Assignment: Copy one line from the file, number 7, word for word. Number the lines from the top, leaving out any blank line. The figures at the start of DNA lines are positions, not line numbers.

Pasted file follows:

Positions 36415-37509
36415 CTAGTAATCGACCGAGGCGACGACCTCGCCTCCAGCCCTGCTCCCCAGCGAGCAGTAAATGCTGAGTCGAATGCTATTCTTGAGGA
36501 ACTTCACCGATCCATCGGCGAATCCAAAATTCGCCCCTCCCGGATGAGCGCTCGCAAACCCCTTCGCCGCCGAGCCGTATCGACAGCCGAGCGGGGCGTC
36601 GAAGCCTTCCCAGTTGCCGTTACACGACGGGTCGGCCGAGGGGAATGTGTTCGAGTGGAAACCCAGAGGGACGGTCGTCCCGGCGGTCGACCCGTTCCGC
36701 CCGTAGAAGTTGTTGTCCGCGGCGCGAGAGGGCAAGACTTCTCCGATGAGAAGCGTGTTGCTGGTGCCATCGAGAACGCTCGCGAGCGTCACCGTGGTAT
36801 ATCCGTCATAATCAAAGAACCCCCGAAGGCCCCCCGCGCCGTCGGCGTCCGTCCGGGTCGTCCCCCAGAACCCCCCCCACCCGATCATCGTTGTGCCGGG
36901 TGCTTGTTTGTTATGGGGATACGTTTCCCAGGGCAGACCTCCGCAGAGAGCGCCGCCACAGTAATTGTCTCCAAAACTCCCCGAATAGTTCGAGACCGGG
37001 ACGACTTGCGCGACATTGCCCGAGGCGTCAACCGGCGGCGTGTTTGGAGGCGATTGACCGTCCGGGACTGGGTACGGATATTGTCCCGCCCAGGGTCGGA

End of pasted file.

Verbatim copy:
36901 TGCTTGTTTGTTATGGGGATACGTTTCCCAGGGCAGACCTCCGCAGAGAGCGCCGCCACAGTAATTGTCTCCAAAACTCCCCGAATAGTTCGAGACCGGG